Below we detail more about what to expect from these dogs which don't smell as much as others. If you want to know which dogs are inclined to smell the most, you can check out our article on the smelliest dog breeds.
We begin our list of the dogs that don't smell with the Poodle. Not only do they not smell bad, but they are one of the dog breeds which do not shed much hair. Although they may not shed often, their coat still needs care with regular brushing and grooming.
There are different types of Poodles, grouped by their size. If we look at the Standard Poodle, we can expect them to weigh around 30 kg. They are dogs which have adapted well to urban life, despite their origins as working dogs. They are also very intelligent and get on well with children. There is a downside which can make their body odor increase. This is because they have a tendency towards atopic dermatitis which can lead to seborrhea.
However, smaller breed types such as the Miniature and Toy Poodle are dogs known for not smelling. Choose them as dogs which smell the least.
2. Bedlington Terrier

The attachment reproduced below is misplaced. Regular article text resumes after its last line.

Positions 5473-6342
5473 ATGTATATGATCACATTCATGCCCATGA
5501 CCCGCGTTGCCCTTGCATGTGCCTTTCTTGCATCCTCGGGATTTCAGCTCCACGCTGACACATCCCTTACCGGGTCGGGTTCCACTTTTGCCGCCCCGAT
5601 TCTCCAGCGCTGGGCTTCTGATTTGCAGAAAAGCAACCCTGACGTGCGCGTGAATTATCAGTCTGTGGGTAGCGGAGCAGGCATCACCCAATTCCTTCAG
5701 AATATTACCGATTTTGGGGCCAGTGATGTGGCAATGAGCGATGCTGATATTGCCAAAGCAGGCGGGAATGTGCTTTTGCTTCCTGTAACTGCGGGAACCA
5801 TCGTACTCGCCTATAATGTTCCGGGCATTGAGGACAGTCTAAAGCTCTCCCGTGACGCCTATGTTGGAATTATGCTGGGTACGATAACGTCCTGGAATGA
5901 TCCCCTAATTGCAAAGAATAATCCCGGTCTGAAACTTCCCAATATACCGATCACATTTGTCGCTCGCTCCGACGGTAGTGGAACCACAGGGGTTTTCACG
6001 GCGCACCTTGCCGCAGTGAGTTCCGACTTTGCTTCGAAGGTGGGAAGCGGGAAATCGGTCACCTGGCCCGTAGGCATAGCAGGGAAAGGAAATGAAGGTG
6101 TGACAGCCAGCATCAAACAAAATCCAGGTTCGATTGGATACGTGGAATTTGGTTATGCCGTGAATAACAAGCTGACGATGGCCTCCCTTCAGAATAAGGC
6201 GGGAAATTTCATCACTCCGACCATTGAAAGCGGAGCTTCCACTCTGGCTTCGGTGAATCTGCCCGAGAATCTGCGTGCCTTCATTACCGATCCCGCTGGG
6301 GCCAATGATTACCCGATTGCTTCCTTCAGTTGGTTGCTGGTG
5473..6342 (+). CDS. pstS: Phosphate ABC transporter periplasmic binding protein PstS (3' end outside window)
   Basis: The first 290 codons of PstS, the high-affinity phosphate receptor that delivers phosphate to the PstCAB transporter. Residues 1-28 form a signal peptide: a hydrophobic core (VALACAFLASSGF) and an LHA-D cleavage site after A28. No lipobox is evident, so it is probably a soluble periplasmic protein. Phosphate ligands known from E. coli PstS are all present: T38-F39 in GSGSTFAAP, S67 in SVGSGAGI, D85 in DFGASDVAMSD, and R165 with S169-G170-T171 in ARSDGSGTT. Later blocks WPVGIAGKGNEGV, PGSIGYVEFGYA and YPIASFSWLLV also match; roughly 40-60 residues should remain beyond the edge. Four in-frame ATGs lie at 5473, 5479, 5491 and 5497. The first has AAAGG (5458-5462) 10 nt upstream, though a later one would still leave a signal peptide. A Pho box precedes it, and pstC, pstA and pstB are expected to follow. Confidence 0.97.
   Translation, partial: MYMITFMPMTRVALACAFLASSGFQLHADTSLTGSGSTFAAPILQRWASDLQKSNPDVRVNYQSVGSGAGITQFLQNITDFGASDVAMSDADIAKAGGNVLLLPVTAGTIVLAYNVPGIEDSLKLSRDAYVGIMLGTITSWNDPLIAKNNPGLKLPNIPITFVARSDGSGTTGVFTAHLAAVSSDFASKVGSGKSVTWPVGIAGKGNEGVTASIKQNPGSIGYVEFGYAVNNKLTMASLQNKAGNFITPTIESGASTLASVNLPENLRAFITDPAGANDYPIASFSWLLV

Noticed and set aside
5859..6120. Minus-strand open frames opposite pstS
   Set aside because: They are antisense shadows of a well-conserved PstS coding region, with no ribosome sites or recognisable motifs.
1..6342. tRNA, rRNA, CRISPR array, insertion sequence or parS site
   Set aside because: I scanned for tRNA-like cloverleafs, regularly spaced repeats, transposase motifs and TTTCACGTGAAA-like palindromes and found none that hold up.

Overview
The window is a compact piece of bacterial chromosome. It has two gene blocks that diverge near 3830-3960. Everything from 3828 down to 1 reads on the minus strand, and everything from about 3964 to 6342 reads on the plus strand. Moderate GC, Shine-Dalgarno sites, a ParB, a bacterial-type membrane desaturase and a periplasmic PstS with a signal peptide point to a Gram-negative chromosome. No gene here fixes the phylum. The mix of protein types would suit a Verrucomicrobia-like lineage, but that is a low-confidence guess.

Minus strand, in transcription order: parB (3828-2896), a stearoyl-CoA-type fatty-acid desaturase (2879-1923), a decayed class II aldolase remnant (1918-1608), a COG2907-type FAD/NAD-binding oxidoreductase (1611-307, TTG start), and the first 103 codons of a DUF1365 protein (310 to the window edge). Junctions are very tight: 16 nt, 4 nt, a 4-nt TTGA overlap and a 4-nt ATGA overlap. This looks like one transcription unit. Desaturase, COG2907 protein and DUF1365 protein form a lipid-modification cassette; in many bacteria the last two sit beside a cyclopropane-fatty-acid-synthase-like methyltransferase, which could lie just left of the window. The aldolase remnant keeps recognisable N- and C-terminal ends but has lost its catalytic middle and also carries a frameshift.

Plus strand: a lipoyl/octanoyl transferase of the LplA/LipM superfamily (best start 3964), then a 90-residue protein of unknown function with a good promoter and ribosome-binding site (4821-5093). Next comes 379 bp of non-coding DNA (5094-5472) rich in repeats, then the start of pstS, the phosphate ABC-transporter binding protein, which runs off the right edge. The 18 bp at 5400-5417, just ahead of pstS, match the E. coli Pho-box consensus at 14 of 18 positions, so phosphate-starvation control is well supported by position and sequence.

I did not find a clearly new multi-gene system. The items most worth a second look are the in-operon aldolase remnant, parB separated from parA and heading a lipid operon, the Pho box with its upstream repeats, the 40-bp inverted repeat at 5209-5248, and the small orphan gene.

An unmistakable dog due to their appearance, it is easy to confuse the Bedlington Terrier with a sheep. Despite their aesthetic, they behave much like any other Terrier breed type. This means, if they do not receive the mental and physical stimulation they require, they can manifest problem behaviors.
They are medium-sized dogs and weigh about 8-10 kg in weight. They were originally dedicated to hunting rats and badgers when employed as working dogs. Today we can see them as a favored companion animal, even for those living in the city. They are great with children, but their coat does not usually smell. In fact, they are great for allergy sufferers as they are considered a hypoallergenic dog breed.
3. Kerry Blue Terrier
The Kerry Blue is a breed of Irish origin and medium size. They weigh between 15 and 17 kg on average and they are known for having long ‘beards’ on their face. Their fur is longer on some parts of their body than others, but all of it needs care and attention. Even their eyebrows will need a little grooming. Their name stems from the fact their beautiful gray hair has a bluish hue in certain lights.
In the beginning they were used as fox-hunting dogs, but were also employed in capturing other animals. Nowadays it is much more common to see them as a companion animal. However, they still need lots of walking and exercise to expel their abundant energy.